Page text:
A Star Is Shorn
Nick Pinkerton on Helmut Berger, Actor

I will let Helmut Berger deliver his own CV: “Name another Austrian who got an Oscar for The Garden of Finzi-Continis. Or the Golden Globe? Or ‘Best Newcomer.’ And Prague, Toulouse, Lyon, Taormina… No one has this much experience.” This litany is delivered in one of the many drunk-dial voice messages which recur throughout Andreas Horvath’s Helmut Berger, Actor, usually delivered in a thick, slushy voice and ranging in tone from playful to plaintive to leering to openly contemptuous. The Oscar was a Best Foreign-Language Film win and the Golden Globe was only a nomination, but better not to quibble.

What Horvath has made here is a skin-crawlingly intimate documentary portrait of the onetime muse and dashing lover of Luchino Visconti, once described by a Vogue scribe as “the most beautiful man in the universe,” who is discovered living in seclusion and squalor in a small apartment in the outskirts of Salzburg adjacent to that which he shared with his mother until her death in 2009. (He now sleeps in her bed.) The film was shot over the course of two years as Berger was entering his seventies, shortly after finishing a run on Ich bin ein Star – Holt mich hier raus! (the German version of British reality TV export I’m a Celebrity… Get Me Out of Here!), which was cut short by medical issues, and appearing as the aging YSL in Bertrand Bonello’s Saint Laurent. But for all the award statuettes and signed memorabilia, Berger’s apartment, with only a hot plate for a kitchen, could easily be mistaken that of an impoverished pensioner, though it’s difficult to get a grip on the actual state of his finances. At one point in the film he grouses about having only 200 (or is it 300?) Euros left to his name, though he’s still somehow able to decamp to a five-star hotel in St. Tropez for the Christmas holiday, and he still hobnobs with the jet set when traveling abroad, still able to pull himself together and look impeccable in cashmere and cufflinks. At home, too, he is always amongst famous faces. The walls of his apartment are covered with the images of celebrities, living and mostly dead, including Visconti and Romy Schneider, and in the film’s final scene, when Berger masturbates for the camera, zestily heaving, grunting, and croaking, he pauses from thrusting his cock at the camera to toss a stage whisper aside at the audience: “Burt Lancaster had a similar one.”

Berger is seen early on in Horvath’s film leaning back in the makeup chair, having a latex mold made of his once ravishing and now ravaged visage, and in Helmut Berger, Actor, the mask has become the face. As the above should suggest, Horvath has no interest in making a portrait of a dignified Grand Old Man of the cinema swirling a snifter of brandy and reminiscing in his firelit study—in fact, there are times when Horvath’s movie seems closer to Austrian countryman Ulrich Seidl’s The Bosom Friend (1997), a dingy little documentary about packrat breast-obsessive shut-in Rene Rupnik, whose obsession with starlet Senta Berger (no relation) borders on mania. A major difference, of course, is that Rupnik is a humble retired lumpenprole math teacher, while Berger played Ludwig II of Bavaria and has partied in Biarritz with duchesses and billionaires, and we are accustomed to seeing fame treated with bit more deference, even in the reality TV spectacles that provide a platform to the washed-up and the semi-famous in exchange for a bit of whatever dignity they have left. (And it is difficult to imagine a reality program taking the stylistic license that Horvath does, periodically letting his camera wander empty Alpine landscapes as Berger’s voice bibulously burbles on the soundtrack.)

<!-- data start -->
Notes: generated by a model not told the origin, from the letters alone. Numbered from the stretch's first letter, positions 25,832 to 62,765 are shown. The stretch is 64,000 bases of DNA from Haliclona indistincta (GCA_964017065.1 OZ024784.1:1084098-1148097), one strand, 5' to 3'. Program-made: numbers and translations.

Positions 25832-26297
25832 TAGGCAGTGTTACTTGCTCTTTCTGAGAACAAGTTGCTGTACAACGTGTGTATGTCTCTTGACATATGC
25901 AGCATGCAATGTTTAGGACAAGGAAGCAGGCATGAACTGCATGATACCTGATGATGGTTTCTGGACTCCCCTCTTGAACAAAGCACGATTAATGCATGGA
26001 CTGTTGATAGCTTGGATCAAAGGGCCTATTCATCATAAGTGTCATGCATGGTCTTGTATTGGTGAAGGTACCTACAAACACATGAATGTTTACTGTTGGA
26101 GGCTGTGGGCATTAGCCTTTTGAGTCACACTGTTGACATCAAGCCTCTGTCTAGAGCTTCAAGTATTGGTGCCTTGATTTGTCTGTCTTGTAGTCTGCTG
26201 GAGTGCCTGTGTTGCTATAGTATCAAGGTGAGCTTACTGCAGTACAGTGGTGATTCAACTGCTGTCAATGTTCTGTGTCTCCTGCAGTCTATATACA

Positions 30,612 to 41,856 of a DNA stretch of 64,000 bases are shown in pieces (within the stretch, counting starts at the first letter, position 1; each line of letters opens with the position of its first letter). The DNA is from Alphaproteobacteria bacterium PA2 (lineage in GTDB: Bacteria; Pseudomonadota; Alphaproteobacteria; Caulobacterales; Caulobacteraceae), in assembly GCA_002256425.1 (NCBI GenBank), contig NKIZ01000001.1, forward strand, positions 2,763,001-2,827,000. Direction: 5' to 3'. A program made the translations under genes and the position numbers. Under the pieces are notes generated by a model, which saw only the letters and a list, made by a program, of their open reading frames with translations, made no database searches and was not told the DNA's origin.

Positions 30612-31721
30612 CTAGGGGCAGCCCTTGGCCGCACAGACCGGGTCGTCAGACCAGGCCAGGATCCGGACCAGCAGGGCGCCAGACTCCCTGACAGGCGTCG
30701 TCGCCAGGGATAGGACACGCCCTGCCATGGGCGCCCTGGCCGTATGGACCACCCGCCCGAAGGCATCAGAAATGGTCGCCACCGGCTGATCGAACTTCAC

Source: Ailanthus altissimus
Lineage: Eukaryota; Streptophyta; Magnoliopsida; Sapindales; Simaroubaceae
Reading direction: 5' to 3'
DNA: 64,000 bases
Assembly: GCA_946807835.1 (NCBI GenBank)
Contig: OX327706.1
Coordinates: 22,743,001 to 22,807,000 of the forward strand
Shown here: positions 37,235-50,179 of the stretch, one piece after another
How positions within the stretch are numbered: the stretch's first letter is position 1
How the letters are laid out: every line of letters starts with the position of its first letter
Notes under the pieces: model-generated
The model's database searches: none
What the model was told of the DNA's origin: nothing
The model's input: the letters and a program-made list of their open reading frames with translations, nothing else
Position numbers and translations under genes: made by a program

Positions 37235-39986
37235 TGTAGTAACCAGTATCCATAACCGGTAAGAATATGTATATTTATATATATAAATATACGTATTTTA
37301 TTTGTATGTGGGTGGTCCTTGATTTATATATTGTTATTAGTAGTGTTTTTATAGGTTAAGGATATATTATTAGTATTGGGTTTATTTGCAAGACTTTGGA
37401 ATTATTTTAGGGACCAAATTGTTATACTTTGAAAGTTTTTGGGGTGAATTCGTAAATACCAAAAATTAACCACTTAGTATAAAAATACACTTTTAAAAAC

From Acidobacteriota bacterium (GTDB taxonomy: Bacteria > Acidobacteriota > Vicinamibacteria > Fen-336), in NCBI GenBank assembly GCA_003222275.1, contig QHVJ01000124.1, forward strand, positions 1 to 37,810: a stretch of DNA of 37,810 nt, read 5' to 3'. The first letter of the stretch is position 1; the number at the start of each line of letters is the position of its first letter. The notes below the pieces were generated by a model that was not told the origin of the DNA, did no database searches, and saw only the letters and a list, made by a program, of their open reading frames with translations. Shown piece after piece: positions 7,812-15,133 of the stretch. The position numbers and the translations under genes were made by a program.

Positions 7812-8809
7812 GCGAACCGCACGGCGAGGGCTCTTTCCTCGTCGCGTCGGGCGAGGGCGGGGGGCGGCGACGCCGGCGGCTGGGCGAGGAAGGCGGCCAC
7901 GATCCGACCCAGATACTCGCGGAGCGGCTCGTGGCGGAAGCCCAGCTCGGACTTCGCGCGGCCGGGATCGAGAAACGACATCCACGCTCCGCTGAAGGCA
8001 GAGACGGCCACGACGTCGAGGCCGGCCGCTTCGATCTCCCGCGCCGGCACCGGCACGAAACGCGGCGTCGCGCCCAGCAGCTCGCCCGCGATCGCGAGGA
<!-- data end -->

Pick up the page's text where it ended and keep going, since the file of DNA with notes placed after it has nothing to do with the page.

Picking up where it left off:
The unusual, unsparing, and sometimes leering candor of Helmut Berger, Actor is made possible by the fact that the film’s subject seems to be totally absent any self-censoring mechanism. His substance intake may have some part in this. Despite Berger’s claim, made offhand to a masseuse, that he’s a teetotaler, he is almost invariably found surrounded by half-empty glasses and bottles and assorted cartons of pharmaceuticals, and in St. Tropez we are treated to a fantastic sight gag as he turns over his monogrammed toiletries bag and an absolute cascade of pills comes pouring out. Stripped to the waist in the makeup chair, his torso shows what appear to be the telltale bruises of a lonely, clumsy tippler—or are these abrasions just part of a role?